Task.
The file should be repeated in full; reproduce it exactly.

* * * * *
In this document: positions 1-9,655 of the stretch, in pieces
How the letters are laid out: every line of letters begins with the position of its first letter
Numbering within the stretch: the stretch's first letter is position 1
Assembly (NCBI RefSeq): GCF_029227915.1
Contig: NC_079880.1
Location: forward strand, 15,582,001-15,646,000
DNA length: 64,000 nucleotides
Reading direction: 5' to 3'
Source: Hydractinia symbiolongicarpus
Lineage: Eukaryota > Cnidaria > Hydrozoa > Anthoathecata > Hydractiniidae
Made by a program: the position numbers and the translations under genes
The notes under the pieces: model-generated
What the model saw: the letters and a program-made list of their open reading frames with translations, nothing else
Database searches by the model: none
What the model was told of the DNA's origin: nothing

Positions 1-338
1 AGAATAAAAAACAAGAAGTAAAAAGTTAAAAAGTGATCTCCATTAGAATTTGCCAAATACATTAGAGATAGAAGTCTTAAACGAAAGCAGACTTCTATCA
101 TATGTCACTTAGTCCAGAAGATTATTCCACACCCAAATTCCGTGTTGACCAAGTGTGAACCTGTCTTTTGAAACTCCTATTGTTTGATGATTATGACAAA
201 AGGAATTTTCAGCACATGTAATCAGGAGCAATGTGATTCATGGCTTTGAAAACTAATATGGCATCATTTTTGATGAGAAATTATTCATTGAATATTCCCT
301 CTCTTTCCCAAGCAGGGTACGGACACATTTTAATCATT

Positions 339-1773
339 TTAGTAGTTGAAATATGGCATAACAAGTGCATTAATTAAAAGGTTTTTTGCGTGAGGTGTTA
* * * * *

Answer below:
In this document: positions 1-9,655 of the stretch, in pieces
How the letters are laid out: every line of letters begins with the position of its first letter
Numbering within the stretch: the stretch's first letter is position 1
Assembly (NCBI RefSeq): GCF_029227915.1
Contig: NC_079880.1
Location: forward strand, 15,582,001-15,646,000
DNA length: 64,000 nucleotides
Reading direction: 5' to 3'
Source: Hydractinia symbiolongicarpus
Lineage: Eukaryota > Cnidaria > Hydrozoa > Anthoathecata > Hydractiniidae
Made by a program: the position numbers and the translations under genes
The notes under the pieces: model-generated
What the model saw: the letters and a program-made list of their open reading frames with translations, nothing else
Database searches by the model: none
What the model was told of the DNA's origin: nothing

Positions 1-338
1 AGAATAAAAAACAAGAAGTAAAAAGTTAAAAAGTGATCTCCATTAGAATTTGCCAAATACATTAGAGATAGAAGTCTTAAACGAAAGCAGACTTCTATCA
101 TATGTCACTTAGTCCAGAAGATTATTCCACACCCAAATTCCGTGTTGACCAAGTGTGAACCTGTCTTTTGAAACTCCTATTGTTTGATGATTATGACAAA
201 AGGAATTTTCAGCACATGTAATCAGGAGCAATGTGATTCATGGCTTTGAAAACTAATATGGCATCATTTTTGATGAGAAATTATTCATTGAATATTCCCT
301 CTCTTTCCCAAGCAGGGTACGGACACATTTTAATCATT

Positions 339-1773
339 TTAGTAGTTGAAATATGGCATAACAAGTGCATTAATTAAAAGGTTTTTTGCGTGAGGTGTTA